Women: Not Present on IPO Company Boards

Boston, MA
July 19

2020 Women on Boards has released a study of recently-launched IPO companies to test a common precept that companies go public without any or few women on their boards. The national campaign, whose mission is to educate and advocate for more gender diverse boards, tracked the 25 largest IPOs[1] in 2014, 2015, and 2016. The results supported the belief that IPOs have a poor track record when it comes to putting women on their boards.

  • Of the 75 largest IPO companies that went public between 2014-2016, nearly half, or 37 companies, went public with no women on their boards.
  • Another 25%, or 19 companies, had only one woman on the board.
  • Even after a year or two of being public, two thirds of the companies still had one or no female directors.
  • The percentage of women on boards at IPO is a meager 9.4% and only increases to 13.6% by May 2017.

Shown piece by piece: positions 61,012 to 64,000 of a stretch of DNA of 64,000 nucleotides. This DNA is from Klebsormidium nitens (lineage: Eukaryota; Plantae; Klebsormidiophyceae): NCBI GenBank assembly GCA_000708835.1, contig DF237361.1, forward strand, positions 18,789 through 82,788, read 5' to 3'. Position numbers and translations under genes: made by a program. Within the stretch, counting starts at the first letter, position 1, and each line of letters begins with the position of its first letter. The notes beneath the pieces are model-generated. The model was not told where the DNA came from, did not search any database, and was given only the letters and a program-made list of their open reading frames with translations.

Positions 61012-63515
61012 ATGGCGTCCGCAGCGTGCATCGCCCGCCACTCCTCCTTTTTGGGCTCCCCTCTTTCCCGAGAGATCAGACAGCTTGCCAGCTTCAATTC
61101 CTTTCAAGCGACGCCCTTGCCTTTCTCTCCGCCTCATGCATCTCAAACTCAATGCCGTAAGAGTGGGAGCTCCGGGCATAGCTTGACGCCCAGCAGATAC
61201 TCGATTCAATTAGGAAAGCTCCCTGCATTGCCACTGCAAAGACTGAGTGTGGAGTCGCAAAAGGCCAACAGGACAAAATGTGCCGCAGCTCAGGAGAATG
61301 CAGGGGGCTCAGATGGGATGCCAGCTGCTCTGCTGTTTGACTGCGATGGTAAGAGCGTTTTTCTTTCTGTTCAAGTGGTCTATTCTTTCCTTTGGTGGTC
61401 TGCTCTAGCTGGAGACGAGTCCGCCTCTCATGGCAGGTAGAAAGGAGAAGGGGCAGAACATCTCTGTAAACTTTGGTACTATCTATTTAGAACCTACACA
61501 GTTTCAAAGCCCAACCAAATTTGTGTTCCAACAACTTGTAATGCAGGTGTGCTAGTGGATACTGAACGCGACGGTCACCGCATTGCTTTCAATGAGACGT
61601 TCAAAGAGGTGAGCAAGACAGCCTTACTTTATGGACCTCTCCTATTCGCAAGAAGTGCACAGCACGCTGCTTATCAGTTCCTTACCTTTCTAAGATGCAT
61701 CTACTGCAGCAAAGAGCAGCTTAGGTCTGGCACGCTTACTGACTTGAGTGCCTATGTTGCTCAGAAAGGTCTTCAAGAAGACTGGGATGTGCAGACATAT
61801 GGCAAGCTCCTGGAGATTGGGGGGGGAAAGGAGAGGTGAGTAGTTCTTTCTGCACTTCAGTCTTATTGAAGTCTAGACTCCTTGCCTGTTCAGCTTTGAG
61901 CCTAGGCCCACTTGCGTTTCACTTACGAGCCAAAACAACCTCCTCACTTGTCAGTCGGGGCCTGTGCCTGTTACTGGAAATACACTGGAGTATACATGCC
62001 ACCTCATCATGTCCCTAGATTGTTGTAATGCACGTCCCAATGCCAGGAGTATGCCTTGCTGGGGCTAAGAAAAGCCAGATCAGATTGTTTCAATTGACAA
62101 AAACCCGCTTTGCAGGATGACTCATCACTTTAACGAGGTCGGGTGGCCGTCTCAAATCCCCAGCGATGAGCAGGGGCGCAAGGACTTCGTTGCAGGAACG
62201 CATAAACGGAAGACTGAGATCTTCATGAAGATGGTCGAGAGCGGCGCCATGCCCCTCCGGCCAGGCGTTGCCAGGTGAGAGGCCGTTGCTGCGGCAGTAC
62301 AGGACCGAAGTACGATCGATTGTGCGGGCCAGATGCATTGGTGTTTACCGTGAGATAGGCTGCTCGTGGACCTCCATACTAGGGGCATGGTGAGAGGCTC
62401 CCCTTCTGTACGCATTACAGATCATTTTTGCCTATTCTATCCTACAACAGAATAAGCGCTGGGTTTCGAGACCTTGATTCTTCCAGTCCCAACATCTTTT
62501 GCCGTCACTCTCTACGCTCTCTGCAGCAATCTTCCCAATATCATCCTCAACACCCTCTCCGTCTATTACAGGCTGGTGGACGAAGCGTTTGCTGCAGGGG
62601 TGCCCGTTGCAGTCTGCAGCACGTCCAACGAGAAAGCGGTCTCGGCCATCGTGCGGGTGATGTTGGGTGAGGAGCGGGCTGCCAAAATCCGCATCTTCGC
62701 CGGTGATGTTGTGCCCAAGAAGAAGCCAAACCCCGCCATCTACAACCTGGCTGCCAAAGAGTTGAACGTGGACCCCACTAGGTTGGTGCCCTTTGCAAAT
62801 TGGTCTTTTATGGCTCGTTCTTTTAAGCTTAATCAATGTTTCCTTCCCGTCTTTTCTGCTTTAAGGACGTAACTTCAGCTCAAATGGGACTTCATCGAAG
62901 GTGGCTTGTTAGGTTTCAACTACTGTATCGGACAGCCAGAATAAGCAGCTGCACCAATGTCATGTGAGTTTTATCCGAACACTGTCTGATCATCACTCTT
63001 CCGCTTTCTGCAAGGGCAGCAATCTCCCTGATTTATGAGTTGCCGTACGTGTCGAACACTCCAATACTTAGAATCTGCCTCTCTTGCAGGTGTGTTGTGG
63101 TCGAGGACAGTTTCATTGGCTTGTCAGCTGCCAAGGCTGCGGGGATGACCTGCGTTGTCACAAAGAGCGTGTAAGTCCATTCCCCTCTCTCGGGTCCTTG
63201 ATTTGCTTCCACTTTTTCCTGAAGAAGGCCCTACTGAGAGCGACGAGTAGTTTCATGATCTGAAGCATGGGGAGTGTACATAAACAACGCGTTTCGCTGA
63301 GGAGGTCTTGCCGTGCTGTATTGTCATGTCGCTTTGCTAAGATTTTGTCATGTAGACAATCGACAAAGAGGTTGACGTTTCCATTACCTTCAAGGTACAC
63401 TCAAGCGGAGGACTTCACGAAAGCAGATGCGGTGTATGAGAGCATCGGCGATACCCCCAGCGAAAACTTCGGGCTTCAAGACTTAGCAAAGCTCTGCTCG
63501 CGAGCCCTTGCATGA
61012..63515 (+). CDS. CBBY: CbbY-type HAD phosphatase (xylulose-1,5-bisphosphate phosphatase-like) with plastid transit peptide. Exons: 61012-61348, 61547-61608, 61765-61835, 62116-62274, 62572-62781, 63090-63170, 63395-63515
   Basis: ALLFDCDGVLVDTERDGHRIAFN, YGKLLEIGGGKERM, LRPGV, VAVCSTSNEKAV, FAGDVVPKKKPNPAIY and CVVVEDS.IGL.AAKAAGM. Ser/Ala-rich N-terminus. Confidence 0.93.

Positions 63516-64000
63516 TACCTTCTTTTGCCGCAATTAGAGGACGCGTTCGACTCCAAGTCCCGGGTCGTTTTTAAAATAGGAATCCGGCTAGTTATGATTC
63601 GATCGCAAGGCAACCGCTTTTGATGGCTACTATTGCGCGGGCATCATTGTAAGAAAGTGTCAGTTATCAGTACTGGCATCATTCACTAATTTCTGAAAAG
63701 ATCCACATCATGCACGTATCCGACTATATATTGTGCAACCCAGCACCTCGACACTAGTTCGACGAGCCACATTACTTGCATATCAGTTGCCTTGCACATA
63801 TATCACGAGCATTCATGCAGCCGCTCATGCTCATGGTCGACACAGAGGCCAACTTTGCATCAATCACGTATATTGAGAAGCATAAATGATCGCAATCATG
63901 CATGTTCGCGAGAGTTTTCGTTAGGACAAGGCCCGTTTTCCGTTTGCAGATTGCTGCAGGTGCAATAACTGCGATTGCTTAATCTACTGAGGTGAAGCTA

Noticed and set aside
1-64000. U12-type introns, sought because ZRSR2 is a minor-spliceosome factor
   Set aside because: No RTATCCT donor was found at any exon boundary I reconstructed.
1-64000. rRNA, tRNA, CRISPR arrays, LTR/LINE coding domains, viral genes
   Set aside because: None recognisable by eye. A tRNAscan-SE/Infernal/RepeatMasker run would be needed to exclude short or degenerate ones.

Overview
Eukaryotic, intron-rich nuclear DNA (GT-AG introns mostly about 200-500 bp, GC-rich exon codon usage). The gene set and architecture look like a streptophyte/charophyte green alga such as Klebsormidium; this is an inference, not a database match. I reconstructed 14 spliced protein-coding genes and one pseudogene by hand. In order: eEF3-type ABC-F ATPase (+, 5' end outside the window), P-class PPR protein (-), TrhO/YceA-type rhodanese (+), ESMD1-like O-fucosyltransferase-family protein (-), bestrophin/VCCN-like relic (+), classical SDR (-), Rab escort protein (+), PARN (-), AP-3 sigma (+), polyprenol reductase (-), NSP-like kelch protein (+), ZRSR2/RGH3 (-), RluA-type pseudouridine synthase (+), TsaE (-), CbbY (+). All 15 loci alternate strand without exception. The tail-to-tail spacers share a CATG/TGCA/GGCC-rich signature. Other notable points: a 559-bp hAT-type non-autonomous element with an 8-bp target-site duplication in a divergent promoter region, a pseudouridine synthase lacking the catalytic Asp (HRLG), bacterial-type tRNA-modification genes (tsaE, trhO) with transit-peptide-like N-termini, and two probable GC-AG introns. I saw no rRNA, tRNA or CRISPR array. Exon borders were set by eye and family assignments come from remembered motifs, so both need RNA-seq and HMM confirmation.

According to the 2020 Women on Boards’ Gender Diversity Index (GDI) for 2016, women held 19.7% of board seats of 810 GDI companies[2], and 18.8% board seats at 2016 Fortune 1000 companies. These findings show that IPO companies lag far behind more established companies.
 
“We call on IPO companies, their underwriters and investors to correct this oversight,” said Malli Gero, President and co-founder of 2020 Women on Boards. Chairman of the Board and 2020 Women on Boards co-founder Stephanie Sonnabend said, “Underwriters who bring companies public along with the companies themselves should be held accountable for creating diverse boards.”
 
More information on the study and the list of IPO companies with one or no women on their boards can be found HERE.
 
The following chart shows the track record of major underwriters for the 75 largest IPOs (measured by market cap on the first day of trading) for 2014 - 2016.

[1] Data obtained from WFE – The World Federation of Exchanges Ltd. based on market cap on the NASDAQ US and NYSE on first day of trading.

[2] The 2020 Women on Boards Gender Diversity Index (GDI) uses the 2010
 Fortune 1000 companies as its baseline list. Companies that are no longer active due to a sale, merger, bankruptcy or other reason, are removed from the list.